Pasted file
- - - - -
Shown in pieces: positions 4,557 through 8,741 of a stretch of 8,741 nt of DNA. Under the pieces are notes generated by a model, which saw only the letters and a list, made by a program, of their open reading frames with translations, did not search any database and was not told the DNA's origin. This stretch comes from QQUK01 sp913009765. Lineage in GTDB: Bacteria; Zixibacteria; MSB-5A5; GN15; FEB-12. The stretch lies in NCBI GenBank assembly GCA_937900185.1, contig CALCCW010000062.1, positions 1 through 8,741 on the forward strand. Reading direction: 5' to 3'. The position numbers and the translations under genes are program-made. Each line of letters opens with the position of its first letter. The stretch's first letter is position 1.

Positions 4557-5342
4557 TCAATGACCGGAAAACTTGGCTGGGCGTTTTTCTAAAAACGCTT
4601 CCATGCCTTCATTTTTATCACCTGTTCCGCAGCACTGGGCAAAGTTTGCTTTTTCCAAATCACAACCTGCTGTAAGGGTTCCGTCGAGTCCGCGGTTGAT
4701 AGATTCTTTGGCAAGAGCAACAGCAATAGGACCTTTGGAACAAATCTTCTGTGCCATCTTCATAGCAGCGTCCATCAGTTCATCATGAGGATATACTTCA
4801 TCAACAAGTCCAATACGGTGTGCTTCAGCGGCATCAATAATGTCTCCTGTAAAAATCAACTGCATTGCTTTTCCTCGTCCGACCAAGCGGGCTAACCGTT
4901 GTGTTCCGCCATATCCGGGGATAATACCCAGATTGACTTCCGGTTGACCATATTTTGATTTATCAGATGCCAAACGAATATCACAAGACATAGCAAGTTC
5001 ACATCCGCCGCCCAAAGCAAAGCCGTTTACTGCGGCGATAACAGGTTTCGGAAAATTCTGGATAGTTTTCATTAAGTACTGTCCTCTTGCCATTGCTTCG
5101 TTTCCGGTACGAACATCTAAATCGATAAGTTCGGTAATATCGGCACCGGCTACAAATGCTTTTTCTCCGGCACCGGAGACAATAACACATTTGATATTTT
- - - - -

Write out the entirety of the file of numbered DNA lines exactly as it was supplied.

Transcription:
Shown in pieces: positions 4,557 through 8,741 of a stretch of 8,741 nt of DNA. Under the pieces are notes generated by a model, which saw only the letters and a list, made by a program, of their open reading frames with translations, did not search any database and was not told the DNA's origin. This stretch comes from QQUK01 sp913009765. Lineage in GTDB: Bacteria; Zixibacteria; MSB-5A5; GN15; FEB-12. The stretch lies in NCBI GenBank assembly GCA_937900185.1, contig CALCCW010000062.1, positions 1 through 8,741 on the forward strand. Reading direction: 5' to 3'. The position numbers and the translations under genes are program-made. Each line of letters opens with the position of its first letter. The stretch's first letter is position 1.

Positions 4557-5342
4557 TCAATGACCGGAAAACTTGGCTGGGCGTTTTTCTAAAAACGCTT
4601 CCATGCCTTCATTTTTATCACCTGTTCCGCAGCACTGGGCAAAGTTTGCTTTTTCCAAATCACAACCTGCTGTAAGGGTTCCGTCGAGTCCGCGGTTGAT
4701 AGATTCTTTGGCAAGAGCAACAGCAATAGGACCTTTGGAACAAATCTTCTGTGCCATCTTCATAGCAGCGTCCATCAGTTCATCATGAGGATATACTTCA
4801 TCAACAAGTCCAATACGGTGTGCTTCAGCGGCATCAATAATGTCTCCTGTAAAAATCAACTGCATTGCTTTTCCTCGTCCGACCAAGCGGGCTAACCGTT
4901 GTGTTCCGCCATATCCGGGGATAATACCCAGATTGACTTCCGGTTGACCATATTTTGATTTATCAGATGCCAAACGAATATCACAAGACATAGCAAGTTC
5001 ACATCCGCCGCCCAAAGCAAAGCCGTTTACTGCGGCGATAACAGGTTTCGGAAAATTCTGGATAGTTTTCATTAAGTACTGTCCTCTTGCCATTGCTTCG
5101 TTTCCGGTACGAACATCTAAATCGATAAGTTCGGTAATATCGGCACCGGCTACAAATGCTTTTTCTCCGGCACCGGAGACAATAACACATTTGATATTTT